In brief

02 November, 2007

Limited edition McCoy's Jackets will be returning to retailers shelves from November. The range will be available in single packs of Sour Cream & Chive and Melted Cheese & Bacon with a retail price of 44p. Multipack of six will also contain Chilli Beef flavour (rrp £1.41).

Covert security markings are being placed on all cigarette packs sold in the UK to protect against counterfeiting. Similar markings will feature on roll-your-own tobacco packs from 2008. The move follows an agreement between the Tobacco Manufactures' Association, HM Revenue & Customs and Trading Standards. "Cigarette packs will appear no different to the naked eye," according to James Ryan, Imperial Tobacco's trade communications executive.

Unilever UK has launched a new healthy snacks range under the Marmite banner. The range includes Marmite Rice Cakes and Marmite Breadsticks. Both are coated and baked with Marmite yeast extract. Marmite Rice Cakes are available in 24x30g bags and Marmite Breadsticks in 20x30g bags

(rrp 65p).

Kettle Chips' two top-selling flavours from its core range - Light ly Salted and Sea Salt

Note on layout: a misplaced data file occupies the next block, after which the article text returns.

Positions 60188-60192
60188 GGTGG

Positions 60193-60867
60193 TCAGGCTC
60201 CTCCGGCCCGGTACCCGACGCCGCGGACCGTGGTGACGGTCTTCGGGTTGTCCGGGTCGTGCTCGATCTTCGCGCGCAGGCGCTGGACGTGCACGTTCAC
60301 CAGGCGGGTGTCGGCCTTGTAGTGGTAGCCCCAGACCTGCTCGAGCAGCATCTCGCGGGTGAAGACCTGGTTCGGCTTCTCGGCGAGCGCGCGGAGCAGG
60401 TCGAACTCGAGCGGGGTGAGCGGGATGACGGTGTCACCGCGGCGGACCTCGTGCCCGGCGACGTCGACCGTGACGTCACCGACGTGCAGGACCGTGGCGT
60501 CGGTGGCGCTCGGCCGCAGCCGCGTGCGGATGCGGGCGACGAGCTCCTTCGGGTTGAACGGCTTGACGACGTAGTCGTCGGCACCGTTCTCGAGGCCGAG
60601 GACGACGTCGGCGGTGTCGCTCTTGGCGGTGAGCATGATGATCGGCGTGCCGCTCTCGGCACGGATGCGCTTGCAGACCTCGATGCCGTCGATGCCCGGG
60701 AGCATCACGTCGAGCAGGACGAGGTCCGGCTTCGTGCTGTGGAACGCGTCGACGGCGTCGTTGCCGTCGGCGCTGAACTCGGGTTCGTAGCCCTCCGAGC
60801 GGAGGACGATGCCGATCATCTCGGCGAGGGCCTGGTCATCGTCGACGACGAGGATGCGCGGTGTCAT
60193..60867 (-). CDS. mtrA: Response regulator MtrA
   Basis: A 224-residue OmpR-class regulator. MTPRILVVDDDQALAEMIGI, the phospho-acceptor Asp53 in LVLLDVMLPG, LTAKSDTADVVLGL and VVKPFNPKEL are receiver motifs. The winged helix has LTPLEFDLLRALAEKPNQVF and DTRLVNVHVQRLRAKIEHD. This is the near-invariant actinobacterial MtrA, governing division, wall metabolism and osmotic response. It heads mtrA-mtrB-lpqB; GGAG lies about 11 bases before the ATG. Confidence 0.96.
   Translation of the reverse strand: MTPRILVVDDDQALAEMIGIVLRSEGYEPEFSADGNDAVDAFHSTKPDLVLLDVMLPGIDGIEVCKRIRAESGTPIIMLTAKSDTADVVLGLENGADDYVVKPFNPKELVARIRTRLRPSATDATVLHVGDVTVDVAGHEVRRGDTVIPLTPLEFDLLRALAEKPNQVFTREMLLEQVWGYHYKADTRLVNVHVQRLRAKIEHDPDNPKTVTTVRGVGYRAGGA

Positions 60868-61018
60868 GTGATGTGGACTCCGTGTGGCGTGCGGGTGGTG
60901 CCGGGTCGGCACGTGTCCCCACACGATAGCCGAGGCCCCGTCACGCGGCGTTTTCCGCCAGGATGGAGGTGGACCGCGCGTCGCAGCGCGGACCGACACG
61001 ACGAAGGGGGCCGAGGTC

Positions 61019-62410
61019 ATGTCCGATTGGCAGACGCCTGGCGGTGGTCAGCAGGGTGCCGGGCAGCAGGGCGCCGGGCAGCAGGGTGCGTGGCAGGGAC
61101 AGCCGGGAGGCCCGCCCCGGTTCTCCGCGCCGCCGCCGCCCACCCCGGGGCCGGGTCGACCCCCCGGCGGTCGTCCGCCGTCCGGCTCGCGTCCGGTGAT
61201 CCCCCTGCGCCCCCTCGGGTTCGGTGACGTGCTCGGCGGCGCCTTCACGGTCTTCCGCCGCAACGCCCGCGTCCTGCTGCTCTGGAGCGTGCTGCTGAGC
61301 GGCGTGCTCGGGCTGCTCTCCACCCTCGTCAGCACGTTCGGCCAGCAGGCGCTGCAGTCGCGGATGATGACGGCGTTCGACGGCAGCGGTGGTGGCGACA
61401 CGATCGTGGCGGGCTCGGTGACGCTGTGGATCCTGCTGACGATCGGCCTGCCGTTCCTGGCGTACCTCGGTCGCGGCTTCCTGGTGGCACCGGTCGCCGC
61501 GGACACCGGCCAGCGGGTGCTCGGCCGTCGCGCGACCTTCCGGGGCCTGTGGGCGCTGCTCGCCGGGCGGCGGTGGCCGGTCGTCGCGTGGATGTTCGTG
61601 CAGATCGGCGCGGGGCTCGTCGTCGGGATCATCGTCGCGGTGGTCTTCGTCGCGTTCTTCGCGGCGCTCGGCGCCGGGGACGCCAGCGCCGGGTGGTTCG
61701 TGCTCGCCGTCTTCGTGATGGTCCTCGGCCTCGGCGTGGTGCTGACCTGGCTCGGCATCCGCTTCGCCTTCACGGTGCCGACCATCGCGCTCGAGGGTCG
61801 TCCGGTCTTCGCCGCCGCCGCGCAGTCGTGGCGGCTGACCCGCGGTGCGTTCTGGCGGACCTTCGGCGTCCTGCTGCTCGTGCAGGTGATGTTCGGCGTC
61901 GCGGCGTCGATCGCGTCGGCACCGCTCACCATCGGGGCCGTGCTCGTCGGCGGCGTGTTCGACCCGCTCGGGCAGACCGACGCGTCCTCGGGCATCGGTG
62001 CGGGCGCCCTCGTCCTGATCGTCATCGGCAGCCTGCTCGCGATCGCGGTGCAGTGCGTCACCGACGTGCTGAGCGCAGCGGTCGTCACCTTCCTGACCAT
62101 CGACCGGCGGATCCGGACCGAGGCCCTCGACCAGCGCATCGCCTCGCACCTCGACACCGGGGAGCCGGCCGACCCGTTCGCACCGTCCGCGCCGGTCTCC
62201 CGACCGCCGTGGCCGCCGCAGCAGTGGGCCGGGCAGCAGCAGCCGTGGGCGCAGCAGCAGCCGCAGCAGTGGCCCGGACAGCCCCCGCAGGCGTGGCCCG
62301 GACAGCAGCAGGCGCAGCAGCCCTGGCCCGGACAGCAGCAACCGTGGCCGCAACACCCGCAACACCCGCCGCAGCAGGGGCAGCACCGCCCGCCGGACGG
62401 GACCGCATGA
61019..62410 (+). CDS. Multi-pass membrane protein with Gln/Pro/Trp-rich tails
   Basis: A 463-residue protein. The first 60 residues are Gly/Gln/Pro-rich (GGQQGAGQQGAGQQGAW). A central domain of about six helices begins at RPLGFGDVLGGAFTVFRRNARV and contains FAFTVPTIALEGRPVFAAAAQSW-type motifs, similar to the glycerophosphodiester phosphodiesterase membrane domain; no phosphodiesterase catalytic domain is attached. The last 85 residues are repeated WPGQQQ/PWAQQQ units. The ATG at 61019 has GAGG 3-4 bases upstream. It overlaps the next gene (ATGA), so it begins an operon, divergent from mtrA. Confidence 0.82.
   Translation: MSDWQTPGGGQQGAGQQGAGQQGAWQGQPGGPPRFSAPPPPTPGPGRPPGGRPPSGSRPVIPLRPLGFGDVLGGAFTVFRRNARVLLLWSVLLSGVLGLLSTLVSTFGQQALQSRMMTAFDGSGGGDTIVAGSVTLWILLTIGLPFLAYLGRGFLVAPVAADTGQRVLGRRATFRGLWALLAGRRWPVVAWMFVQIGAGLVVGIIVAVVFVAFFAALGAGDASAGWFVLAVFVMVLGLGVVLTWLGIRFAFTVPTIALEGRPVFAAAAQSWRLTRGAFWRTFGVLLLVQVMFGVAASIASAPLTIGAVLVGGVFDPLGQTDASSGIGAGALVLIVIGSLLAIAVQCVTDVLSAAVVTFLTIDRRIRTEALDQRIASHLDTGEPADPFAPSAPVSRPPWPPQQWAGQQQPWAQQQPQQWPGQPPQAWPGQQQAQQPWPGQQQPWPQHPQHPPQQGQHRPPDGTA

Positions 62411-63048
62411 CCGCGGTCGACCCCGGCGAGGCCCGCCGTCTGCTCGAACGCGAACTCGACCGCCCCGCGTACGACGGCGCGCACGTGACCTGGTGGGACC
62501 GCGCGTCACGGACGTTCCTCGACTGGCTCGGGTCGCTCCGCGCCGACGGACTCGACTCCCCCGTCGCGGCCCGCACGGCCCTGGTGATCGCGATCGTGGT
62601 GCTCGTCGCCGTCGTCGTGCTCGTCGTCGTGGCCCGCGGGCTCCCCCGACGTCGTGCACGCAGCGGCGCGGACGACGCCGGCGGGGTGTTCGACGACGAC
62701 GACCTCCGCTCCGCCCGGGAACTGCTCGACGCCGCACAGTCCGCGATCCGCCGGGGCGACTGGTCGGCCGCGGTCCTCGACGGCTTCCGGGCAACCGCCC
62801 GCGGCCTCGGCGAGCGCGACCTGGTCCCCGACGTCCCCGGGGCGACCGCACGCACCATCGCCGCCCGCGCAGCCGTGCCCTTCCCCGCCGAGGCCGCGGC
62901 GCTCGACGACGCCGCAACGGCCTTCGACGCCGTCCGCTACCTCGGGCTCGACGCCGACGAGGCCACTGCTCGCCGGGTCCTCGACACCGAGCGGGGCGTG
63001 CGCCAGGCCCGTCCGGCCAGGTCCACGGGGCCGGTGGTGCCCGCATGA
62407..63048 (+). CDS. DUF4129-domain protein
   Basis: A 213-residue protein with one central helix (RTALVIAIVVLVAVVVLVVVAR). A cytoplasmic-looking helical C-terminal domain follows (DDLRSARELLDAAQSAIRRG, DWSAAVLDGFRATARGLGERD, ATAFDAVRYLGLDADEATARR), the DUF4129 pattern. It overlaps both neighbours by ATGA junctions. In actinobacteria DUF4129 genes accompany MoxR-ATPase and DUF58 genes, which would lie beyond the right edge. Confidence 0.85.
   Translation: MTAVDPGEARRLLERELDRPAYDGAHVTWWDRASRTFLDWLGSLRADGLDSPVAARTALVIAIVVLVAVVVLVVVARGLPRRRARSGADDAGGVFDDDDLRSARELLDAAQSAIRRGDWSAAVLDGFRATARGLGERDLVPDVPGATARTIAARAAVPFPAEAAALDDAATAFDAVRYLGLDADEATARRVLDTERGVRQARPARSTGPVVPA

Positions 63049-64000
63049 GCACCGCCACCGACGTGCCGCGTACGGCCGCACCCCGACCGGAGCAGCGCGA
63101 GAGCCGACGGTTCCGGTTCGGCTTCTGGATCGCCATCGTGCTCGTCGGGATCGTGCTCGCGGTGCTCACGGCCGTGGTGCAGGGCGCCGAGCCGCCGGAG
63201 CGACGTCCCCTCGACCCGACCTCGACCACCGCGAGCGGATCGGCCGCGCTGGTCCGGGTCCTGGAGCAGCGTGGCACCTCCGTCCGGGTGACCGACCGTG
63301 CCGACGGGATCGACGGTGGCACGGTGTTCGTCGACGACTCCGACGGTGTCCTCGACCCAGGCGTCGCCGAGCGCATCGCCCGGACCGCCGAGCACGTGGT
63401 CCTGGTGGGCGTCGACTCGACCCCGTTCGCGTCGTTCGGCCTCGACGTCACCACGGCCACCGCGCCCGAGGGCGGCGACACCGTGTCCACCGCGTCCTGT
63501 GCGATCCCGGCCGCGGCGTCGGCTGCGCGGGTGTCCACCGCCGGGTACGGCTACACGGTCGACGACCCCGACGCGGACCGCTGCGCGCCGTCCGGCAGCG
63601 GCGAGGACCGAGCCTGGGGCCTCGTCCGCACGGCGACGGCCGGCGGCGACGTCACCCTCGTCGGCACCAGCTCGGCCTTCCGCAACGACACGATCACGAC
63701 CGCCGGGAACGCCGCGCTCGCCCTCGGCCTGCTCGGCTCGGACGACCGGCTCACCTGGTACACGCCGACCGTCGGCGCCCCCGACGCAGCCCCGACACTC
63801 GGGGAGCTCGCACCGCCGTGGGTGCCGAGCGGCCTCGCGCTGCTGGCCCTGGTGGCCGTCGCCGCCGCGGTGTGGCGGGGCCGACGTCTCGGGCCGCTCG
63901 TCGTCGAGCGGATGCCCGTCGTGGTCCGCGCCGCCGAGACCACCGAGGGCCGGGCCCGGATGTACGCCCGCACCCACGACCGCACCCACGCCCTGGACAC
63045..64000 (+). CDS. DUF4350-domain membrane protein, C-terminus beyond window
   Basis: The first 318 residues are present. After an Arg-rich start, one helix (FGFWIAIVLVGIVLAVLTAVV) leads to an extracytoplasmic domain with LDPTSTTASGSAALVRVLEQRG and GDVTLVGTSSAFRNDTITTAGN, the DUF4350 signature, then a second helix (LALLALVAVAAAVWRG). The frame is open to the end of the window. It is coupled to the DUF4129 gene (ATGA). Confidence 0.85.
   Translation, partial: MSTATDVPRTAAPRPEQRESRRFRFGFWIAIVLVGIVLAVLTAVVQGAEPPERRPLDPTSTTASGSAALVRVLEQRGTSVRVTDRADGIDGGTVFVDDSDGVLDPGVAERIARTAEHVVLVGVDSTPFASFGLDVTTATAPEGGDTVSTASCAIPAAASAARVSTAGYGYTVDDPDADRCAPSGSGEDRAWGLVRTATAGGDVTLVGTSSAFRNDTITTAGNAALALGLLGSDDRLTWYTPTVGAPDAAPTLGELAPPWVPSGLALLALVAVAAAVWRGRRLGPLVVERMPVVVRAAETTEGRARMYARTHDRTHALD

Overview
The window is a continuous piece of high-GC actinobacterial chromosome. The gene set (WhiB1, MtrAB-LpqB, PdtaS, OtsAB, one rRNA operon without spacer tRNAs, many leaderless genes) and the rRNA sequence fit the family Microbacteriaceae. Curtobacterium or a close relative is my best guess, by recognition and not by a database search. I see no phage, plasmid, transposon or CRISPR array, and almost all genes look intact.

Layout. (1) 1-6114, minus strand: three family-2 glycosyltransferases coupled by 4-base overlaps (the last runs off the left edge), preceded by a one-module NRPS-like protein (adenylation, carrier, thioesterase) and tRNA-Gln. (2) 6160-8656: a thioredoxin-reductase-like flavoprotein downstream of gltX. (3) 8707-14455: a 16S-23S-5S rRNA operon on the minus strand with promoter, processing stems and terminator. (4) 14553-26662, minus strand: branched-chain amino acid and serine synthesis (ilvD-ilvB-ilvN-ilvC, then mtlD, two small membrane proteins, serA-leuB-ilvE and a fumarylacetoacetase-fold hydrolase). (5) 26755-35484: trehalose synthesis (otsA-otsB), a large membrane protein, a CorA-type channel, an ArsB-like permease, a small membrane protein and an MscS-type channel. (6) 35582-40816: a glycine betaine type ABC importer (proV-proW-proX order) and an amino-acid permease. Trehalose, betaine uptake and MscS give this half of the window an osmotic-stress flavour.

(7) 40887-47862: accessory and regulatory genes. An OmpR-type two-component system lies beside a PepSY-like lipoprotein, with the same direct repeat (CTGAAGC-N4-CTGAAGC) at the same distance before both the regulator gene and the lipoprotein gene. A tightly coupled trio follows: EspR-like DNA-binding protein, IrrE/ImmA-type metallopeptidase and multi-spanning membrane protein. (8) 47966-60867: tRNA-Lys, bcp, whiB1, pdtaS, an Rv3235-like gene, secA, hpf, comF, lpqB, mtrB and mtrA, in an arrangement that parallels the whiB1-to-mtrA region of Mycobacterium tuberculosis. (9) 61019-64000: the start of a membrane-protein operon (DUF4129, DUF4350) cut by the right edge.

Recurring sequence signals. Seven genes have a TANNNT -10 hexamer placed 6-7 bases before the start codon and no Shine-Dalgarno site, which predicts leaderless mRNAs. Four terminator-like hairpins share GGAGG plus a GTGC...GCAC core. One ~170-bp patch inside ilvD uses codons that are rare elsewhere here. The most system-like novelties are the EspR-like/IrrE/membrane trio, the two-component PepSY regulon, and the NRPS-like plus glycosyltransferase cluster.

& Balsamic Vinegar - will be available in 225g bags for Christmas. A

seasonal flavour

of Mature Cheddar

& Burgundy is also being released.

United Biscuits' trade communications manager Jessica Wylie has been appointed

senior brand manager for savoury biscuits. Nick Stuart will take on responsibility for trade communications.

Paterson Arran has unveiled a range of single-origin chocolate biscuits under its Café Brontë brand. The gift collection consists of two soft cookies dipped in single-origin chocolate from Mexico and two shortbread rounds. The cookies, priced at £6.99 per 500g pack, come in Stem Ginger and Mixed Fruit flavours, while the shortbread rounds come in Clotted Cream and Cranberry, also retailing at £6.99. Marketing manager Debbie Ballach said: "Due to the limited supply of single-origin chocolate

we will be introducing exciting new varieties of the Café Brontë gift collection

through the year."

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English wine: a happy harvest for Christmas

All across England and Wales, vineyards are being harvested. Down winding country lanes come armies of welly-wearing conscripts wielding secateurs and buckets, ready to reap the rewards of our vines. Happily they come, their cheeks ruddy with pride. Half an hour later they’re crawling over muddy clods with lacerated hands, drenched in claggy juice and cold sweat, as if ploughing through an endurance race.

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Is blended Scotch overshadowed by single malt in retailers?

  • Yes
  • No
  • Don't know